In psychology, an interview is used to get various types of information in order to facilitate the process of clinical assessment. The process of planning an interview is an important approach which is based upon different factors including the purpose of the interview and which questions are appropriate to obtain the desired information. Planning is also important because it enables the interviewer to ask appropriate questions and also to keep the sensitive topics in mind including minorities, gender and other controversial topics.
Further, planning enables the interviewer to allocate proper time to different topics and also to target purpose of the interview. For example, job interviews are based upon some important and relevant skills and knowledge of the candidate.
Structures of an Interview
In this regard, the first step of planning an interview is the structure of interview. There are three main structures of an interview.
- Fully Structured Interview
- Semi Structured Interview
- Unstructured Interview
- Fully Structured Interview:
In a fully structured interview all questions of the interview are predefined and all questions are asked from the respondent regardless of their answers in previous questions.
- Semi-structured Interview:
In a semi-structured interview some questions are planned earlier while the other questions are based upon the responses of the planned questions.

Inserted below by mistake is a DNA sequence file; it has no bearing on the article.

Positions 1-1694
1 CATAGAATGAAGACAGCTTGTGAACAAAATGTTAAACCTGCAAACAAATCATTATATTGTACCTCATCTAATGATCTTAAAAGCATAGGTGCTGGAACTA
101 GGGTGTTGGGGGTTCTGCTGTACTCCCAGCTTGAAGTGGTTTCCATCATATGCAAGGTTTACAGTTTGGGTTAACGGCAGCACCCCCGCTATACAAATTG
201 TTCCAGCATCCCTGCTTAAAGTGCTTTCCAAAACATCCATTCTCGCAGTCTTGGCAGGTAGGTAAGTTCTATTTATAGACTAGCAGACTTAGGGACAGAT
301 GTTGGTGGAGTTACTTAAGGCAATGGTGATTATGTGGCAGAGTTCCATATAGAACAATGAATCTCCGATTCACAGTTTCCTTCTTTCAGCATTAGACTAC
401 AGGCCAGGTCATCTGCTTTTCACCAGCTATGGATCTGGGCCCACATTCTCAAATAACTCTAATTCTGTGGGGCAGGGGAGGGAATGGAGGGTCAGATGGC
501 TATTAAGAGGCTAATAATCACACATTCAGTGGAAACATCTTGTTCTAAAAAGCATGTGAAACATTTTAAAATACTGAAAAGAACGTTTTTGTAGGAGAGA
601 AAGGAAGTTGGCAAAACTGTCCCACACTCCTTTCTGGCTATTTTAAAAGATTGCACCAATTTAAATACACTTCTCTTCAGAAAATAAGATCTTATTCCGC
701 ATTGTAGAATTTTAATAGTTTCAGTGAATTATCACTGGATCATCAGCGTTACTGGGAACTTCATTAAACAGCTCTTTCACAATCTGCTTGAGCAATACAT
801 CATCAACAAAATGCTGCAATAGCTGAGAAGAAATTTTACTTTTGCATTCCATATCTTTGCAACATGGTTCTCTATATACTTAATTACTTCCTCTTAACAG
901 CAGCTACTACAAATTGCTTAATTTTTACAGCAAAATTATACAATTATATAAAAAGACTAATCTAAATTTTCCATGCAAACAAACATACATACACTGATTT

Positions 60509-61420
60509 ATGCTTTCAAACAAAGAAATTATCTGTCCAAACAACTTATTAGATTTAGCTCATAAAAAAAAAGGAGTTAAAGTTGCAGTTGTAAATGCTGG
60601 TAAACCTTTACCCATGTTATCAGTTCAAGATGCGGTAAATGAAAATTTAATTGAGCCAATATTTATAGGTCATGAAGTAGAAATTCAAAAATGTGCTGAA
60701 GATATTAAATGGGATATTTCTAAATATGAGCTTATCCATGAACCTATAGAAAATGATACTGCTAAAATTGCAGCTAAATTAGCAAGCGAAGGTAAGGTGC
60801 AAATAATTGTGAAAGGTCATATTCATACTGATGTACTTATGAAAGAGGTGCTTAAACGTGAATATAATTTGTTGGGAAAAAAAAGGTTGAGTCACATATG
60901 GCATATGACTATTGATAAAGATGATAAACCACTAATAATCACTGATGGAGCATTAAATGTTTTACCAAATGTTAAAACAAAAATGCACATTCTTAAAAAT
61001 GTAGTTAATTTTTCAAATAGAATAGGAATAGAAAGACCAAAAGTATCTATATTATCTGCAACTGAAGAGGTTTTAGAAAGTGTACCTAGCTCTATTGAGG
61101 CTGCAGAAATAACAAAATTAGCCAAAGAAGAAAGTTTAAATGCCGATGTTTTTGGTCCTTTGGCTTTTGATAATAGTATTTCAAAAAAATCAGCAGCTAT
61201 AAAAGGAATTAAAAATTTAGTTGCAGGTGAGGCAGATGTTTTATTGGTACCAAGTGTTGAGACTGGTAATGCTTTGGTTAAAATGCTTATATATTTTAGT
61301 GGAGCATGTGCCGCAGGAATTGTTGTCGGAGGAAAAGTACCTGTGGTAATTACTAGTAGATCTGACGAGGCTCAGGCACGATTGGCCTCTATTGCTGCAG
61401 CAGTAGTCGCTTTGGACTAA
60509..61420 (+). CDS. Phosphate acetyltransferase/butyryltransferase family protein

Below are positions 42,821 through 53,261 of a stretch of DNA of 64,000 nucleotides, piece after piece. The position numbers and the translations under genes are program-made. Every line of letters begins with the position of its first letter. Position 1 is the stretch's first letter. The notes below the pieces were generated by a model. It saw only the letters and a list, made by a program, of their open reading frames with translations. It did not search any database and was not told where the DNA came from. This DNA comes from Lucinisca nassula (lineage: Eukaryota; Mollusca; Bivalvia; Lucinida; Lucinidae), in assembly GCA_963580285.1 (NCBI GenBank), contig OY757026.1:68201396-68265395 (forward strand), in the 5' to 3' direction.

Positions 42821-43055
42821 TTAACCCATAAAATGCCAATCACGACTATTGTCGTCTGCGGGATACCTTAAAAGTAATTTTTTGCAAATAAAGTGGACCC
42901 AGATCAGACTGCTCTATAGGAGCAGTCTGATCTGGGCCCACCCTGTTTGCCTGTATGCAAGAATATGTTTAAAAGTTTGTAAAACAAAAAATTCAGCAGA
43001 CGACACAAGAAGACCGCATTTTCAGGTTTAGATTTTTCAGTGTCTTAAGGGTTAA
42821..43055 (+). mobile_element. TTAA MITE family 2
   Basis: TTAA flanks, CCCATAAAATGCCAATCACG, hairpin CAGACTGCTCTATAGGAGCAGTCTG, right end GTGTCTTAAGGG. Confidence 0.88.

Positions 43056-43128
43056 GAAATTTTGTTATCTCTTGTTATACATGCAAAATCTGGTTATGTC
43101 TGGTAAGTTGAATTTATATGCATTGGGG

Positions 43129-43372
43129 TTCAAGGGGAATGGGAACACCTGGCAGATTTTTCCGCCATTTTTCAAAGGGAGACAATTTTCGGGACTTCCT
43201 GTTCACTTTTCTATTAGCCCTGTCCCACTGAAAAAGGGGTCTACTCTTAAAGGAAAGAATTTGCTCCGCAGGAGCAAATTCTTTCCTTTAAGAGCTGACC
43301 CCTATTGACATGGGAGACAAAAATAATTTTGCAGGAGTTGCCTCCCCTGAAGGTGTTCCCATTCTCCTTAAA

- Unstructured Interview:
An unstructured interview is an exploratory interview in which only a few or no questions are properly structured.
There may be different sub-structures of the interview with the main purpose to obtain maximum information in a given time. It is also important for the interviewer to have some control over the interview. Interview structures and checklist enable the interviewer to answer various aspects to gain maximum information from the interview process. For example, the participant may lead the interview to another track, therefore it is important that the interviewer should know that the responses and questions of the interview lead to which way?
Have the participant intentionally or accidentally lead you towards any irrelevant topic? If yes, then how will you make the interview process on track again? Furthermore, how you worked on the interview? Have you given proper importance to each and every aspect of the interview or neglected some aspects by giving much importance to others? Have you clarified any term which may be confusing for the client?
Forming Relevant Questions for Interview:
It is important to for questions of interview which fulfill the objective of the interview. There are some important points in this process
- First you need to clear the goals of interview
- How and what information do you require?
- For what purpose you will use that information?
- Will the direction of interview be affected with the responses of the participant?
- Are you asking important information or some irrelevant information because of curiosity?
Benefits of Forming Relevant Questions: